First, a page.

Women are underrepresented in science and technology careers, and female students are especially likely to drop out of STEM (science, technology, engineering and maths) degree courses. One cause is a relative lack of female role models, combined with feelings of not belonging in a male-dominated environment. This is why Ada Lovelace Day – the celebration of women in science and technology that takes place around the world every October – is so valuable. A new study in Basic and Applied Social Psychology shows how the principles behind the day could be implemented quickly and easily at universities, helping to boost female science students’ grades and reducing drop-out rates.
Sarah Herrmann and her colleagues surveyed two groups of first-year female students – 258 were studying psychology and 68 studying chemistry. The online survey came in the fifth week of the semester after their first exam. Crucially, as part of this, half of the students were shown a letter, ostensibly from a female grad student in their field, describing her university experience. The other half of the students skipped this step, and went straight to answering questions about their own background details.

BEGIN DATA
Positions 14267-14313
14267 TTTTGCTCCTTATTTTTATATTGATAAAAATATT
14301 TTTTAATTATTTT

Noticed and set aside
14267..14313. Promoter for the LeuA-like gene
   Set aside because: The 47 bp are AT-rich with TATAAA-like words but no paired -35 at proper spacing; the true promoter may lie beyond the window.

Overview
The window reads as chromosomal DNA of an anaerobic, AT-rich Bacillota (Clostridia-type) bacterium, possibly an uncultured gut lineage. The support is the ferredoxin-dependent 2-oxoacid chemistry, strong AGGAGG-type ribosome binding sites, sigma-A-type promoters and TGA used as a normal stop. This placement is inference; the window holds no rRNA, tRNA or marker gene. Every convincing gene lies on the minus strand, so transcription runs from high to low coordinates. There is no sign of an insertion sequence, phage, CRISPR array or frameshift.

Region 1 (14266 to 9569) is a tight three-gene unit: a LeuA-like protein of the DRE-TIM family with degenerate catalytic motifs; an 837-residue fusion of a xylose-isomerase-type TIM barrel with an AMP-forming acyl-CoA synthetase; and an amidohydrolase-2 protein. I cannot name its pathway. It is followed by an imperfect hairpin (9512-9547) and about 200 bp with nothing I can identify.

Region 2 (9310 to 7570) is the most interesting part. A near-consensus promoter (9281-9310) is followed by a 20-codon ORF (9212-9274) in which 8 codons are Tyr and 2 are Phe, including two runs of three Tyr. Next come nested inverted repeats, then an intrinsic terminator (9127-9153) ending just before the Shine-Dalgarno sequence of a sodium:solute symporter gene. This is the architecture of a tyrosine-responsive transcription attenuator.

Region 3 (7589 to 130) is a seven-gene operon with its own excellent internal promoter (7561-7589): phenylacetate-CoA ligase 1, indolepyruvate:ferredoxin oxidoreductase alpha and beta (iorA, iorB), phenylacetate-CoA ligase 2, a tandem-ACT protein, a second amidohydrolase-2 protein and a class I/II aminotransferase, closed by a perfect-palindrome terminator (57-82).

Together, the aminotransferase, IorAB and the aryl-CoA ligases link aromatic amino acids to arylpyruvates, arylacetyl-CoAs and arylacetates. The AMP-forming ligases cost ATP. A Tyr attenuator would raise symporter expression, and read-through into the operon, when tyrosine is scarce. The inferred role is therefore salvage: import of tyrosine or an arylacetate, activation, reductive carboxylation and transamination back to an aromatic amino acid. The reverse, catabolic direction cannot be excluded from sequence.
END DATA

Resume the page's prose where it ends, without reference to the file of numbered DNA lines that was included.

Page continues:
Inspired by findings from prior research on the effects of role models, the researchers composed the letter with passages in which the female grad student emphasised how she’d overcome challenges, how she’d experienced feelings of not belonging (the idea being to normalise these feelings), and the value of a university science degree.
At the end of the semester, the students who’d read this letter from a role model achieved higher grades and were less likely to have dropped out. Specifically, the psych students who read the letter were 62 per cent less likely to receive a D, E or F grade or withdraw; the chemistry students were 77 per cent less likely to receive these grades or withdraw (as compared with students who didn’t read the letter).
We need more research to find out which aspects of the letter were important for these benefits, and why the letter had the effect it did. But for now the researchers said their study was the latest to show how “brief psychological interventions can exert, positive, long-term effects on academic performance”.